Enhancing mutual learning in developing a cross-disciplinary team

By Eric Schearer and Gemma Jiang

1. Eric Schearer (biography)
2. Gemma Jiang (biography)

How can newly forming cross-disciplinary teams develop effective strategies for working together?

We provide lessons from our experience preparing a cross-disciplinary research proposal for which we leant heavily on the mutual learning mindsets and norms which are the central elements for the Team Effectiveness Model for Science (Schwarz and Bennett, 2021). The principal investigator (Schearer) enlisted the help of a leadership consultant (Jiang).

Mutual learning mindsets and norms

As shown in the figure below, mutual learning comprises a mindset, composed of core values and assumptions, plus specific behaviors derived from the mindset that, together, are essential for effective working relationships.

Mutual learning stands in contrast to unilateral control, which tries to control the outcomes of interactions with others.

Mutual learning and unilateral control mindsets and norms (from Schwarz and Bennett, 2021)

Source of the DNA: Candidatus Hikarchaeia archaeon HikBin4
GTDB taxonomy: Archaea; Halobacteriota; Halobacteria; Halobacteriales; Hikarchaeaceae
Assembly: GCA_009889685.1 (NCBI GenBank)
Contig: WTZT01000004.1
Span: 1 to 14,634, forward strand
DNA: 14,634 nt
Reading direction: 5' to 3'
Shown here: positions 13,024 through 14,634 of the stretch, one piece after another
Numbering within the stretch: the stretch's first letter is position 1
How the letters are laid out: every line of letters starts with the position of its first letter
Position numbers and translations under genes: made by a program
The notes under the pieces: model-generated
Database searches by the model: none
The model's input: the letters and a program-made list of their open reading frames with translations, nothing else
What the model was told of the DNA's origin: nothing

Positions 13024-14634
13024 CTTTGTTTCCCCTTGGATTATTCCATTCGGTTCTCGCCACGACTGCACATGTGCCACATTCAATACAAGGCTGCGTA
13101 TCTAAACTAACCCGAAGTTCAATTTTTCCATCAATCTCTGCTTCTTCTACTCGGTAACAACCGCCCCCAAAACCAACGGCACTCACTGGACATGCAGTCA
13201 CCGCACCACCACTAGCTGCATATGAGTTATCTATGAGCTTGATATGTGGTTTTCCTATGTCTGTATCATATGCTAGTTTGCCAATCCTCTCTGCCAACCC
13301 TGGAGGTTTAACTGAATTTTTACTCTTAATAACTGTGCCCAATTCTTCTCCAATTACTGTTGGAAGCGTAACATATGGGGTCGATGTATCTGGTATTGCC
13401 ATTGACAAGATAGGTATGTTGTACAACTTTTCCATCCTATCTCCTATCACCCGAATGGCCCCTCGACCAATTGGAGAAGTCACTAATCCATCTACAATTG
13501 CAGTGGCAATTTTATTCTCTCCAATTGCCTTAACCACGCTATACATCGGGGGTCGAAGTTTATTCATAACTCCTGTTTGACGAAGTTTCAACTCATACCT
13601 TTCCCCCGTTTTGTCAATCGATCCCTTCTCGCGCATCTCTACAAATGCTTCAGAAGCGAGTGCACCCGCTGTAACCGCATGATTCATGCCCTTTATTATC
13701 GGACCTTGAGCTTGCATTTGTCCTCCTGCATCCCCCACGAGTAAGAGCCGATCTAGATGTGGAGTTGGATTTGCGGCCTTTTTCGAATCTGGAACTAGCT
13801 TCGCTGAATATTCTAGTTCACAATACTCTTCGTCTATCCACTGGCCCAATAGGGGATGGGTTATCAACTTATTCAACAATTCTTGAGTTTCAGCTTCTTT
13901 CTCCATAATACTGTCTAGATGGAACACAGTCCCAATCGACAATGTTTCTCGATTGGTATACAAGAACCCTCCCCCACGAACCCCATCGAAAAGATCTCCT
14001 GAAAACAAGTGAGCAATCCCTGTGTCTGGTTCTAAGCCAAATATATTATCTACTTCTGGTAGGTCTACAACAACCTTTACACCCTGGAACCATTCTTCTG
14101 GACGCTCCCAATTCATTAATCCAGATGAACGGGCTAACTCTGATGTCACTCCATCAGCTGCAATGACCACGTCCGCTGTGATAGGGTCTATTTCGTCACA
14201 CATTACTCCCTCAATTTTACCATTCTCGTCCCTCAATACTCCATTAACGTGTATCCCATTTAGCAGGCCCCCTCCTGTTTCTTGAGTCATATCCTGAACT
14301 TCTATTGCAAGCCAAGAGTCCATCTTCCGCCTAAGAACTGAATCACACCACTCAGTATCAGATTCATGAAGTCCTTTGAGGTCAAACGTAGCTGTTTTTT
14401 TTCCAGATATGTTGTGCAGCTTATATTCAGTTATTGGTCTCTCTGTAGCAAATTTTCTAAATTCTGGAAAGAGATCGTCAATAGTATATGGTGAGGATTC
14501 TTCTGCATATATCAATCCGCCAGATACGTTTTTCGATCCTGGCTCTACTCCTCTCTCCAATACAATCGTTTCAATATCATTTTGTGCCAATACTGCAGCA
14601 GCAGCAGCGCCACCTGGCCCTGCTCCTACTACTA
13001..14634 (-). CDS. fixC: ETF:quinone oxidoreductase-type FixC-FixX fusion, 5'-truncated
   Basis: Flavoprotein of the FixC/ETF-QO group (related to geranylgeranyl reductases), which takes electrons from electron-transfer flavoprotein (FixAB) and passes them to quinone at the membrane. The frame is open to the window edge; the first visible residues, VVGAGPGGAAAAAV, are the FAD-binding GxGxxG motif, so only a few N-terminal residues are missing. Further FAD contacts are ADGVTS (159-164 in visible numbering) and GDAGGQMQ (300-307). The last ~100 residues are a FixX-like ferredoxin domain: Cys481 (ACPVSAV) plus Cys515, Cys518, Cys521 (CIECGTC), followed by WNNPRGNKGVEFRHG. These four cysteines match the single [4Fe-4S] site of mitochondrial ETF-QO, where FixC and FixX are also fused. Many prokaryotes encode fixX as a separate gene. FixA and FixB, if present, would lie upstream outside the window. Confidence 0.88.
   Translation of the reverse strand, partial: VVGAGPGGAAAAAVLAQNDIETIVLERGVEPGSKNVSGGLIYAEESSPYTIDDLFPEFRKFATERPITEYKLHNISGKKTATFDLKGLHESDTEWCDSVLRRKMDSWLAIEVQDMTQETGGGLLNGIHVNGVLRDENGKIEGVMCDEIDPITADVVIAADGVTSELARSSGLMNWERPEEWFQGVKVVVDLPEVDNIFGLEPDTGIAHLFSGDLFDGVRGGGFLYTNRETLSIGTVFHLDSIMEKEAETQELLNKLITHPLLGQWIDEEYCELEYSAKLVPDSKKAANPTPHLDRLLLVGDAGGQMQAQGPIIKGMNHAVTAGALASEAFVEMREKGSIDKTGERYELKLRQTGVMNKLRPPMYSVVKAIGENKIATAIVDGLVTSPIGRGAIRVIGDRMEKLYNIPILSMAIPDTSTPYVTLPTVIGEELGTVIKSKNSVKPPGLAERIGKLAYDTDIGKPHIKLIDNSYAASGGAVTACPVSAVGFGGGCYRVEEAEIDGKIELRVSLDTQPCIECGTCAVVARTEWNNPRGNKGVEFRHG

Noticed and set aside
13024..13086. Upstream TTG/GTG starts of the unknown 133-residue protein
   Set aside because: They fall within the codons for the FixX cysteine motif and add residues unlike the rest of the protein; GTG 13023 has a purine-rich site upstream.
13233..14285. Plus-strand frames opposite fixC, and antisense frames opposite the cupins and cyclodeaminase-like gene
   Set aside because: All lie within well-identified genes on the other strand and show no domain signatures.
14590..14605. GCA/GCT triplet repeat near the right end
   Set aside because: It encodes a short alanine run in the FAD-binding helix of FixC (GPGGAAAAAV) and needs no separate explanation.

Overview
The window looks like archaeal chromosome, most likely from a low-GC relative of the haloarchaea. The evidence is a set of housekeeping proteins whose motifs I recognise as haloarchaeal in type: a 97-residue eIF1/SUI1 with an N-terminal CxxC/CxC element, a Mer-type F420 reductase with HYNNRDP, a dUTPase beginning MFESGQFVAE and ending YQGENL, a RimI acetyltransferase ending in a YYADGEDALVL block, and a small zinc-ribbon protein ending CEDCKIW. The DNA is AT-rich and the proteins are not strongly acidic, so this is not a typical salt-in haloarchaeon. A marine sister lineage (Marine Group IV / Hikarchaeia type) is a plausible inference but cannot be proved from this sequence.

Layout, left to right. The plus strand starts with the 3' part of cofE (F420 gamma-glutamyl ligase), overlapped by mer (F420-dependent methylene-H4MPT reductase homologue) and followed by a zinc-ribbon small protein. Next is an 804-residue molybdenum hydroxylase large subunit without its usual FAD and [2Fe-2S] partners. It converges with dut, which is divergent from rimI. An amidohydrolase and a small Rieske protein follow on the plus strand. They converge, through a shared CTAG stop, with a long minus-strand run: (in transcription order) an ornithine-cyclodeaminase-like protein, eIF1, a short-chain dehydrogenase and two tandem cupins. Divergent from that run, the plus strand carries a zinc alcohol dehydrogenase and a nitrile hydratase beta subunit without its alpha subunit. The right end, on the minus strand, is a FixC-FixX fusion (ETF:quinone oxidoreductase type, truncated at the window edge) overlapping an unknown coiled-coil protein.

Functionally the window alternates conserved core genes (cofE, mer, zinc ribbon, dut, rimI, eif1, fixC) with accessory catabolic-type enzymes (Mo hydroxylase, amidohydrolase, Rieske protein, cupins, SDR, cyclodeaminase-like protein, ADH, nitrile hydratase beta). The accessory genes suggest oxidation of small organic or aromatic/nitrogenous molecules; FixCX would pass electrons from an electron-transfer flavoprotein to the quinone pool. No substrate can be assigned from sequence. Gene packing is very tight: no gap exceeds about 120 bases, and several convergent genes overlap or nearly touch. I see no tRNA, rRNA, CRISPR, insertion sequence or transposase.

Improving mutual learning in new or existing teams is centered on a four-phase intervention (also taken from the Team Effectiveness Model for Science). To cite Schwartz and Bennett (2021) the intervention phases are:

  1. “training to establish individual and shared ML [mutual learning] mindsets and skill sets;
  2. team developmental facilitation and individual coaching to broaden and deepen ML [mutual learning] skills and mindsets, including self-reflection and redesign;
  3. team effectiveness consultation to design mindsets, norms, structures, and processes for team science and team relationships; and
  4. team effectiveness evaluation for feedback and comprehensive reflection and redesign.”

We particularly adapted individual coaching, structure and process design, and developmental facilitation in our work together.

Individual coaching

Many principal investigators have a “lone ranger” mindset which values self-sufficiency. This mindset’s behaviors include reluctance to ask for help or ask questions, and stifling doubts. A “lone ranger” mindset can become a serious obstacle for effectively participating in and leading teams.